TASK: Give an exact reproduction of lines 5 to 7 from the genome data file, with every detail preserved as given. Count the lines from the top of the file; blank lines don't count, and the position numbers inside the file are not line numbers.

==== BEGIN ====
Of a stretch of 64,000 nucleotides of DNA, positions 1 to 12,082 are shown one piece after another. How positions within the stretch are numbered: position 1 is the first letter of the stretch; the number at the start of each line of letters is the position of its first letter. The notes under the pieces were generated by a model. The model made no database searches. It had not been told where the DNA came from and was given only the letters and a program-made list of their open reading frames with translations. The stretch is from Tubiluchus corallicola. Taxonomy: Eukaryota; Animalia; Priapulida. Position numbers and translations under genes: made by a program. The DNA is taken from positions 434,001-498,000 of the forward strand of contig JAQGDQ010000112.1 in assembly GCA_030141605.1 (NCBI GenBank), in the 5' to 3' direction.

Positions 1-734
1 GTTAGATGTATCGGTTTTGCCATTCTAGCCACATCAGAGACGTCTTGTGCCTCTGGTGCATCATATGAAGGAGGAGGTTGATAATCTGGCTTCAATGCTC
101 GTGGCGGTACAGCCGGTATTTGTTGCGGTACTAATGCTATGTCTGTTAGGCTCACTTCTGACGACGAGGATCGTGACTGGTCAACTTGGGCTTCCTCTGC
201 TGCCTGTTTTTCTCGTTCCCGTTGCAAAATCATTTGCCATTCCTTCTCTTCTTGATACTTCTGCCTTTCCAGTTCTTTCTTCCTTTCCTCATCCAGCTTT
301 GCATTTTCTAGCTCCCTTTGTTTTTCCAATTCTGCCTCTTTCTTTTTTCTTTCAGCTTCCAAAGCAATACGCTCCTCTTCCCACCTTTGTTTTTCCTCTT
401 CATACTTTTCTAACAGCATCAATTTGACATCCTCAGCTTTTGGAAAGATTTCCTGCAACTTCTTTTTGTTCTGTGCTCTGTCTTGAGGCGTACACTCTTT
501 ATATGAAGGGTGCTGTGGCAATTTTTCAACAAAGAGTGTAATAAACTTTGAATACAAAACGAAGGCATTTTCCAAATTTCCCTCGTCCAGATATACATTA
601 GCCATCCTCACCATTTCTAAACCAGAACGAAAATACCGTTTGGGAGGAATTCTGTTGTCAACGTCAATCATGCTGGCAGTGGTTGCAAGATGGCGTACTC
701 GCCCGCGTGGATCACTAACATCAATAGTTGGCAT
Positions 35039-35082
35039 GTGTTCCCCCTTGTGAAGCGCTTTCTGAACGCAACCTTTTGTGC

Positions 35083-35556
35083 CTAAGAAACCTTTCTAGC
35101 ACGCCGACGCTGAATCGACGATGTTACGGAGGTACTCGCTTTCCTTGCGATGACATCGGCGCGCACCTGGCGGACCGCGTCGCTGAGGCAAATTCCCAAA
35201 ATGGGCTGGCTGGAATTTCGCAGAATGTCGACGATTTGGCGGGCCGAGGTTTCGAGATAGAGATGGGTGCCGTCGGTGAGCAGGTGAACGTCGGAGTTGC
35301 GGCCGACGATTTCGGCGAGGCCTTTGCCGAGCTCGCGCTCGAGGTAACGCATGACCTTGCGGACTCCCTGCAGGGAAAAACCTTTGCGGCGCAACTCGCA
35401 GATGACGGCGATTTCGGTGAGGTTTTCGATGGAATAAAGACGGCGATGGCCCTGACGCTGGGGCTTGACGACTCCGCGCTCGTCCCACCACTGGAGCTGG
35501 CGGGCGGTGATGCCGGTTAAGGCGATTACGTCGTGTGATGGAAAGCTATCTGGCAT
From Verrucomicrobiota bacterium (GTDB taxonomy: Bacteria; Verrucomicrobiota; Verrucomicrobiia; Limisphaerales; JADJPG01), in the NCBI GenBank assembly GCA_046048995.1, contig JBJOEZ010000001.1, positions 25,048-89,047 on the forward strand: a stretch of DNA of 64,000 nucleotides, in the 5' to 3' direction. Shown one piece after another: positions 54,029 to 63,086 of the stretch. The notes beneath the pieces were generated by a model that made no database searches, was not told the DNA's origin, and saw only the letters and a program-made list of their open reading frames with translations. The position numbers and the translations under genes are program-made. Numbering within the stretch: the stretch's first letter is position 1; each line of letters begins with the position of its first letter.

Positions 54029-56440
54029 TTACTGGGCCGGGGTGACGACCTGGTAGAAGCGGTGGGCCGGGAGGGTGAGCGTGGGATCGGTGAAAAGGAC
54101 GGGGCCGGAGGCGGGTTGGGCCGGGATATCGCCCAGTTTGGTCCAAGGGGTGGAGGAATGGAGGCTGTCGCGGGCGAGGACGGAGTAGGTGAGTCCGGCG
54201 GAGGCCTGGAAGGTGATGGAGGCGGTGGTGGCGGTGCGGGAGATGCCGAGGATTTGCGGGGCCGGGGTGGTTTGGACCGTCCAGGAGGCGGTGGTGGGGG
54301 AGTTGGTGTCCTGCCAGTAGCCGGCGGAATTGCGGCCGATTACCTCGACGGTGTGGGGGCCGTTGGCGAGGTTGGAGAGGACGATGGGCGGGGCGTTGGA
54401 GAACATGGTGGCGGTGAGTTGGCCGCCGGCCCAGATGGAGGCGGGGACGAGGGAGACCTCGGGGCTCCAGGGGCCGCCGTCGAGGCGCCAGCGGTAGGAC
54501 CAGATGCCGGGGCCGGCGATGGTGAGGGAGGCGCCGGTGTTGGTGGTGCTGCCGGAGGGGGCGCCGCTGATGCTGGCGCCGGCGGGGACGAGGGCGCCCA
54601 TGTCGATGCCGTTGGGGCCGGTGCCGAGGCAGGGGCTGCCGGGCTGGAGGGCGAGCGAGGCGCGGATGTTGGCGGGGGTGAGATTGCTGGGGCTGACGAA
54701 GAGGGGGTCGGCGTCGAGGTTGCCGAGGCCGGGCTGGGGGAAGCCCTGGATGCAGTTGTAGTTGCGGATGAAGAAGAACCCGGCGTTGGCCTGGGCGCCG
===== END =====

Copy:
201 TGCCTGTTTTTCTCGTTCCCGTTGCAAAATCATTTGCCATTCCTTCTCTTCTTGATACTTCTGCCTTTCCAGTTCTTTCTTCCTTTCCTCATCCAGCTTT
301 GCATTTTCTAGCTCCCTTTGTTTTTCCAATTCTGCCTCTTTCTTTTTTCTTTCAGCTTCCAAAGCAATACGCTCCTCTTCCCACCTTTGTTTTTCCTCTT
401 CATACTTTTCTAACAGCATCAATTTGACATCCTCAGCTTTTGGAAAGATTTCCTGCAACTTCTTTTTGTTCTGTGCTCTGTCTTGAGGCGTACACTCTTT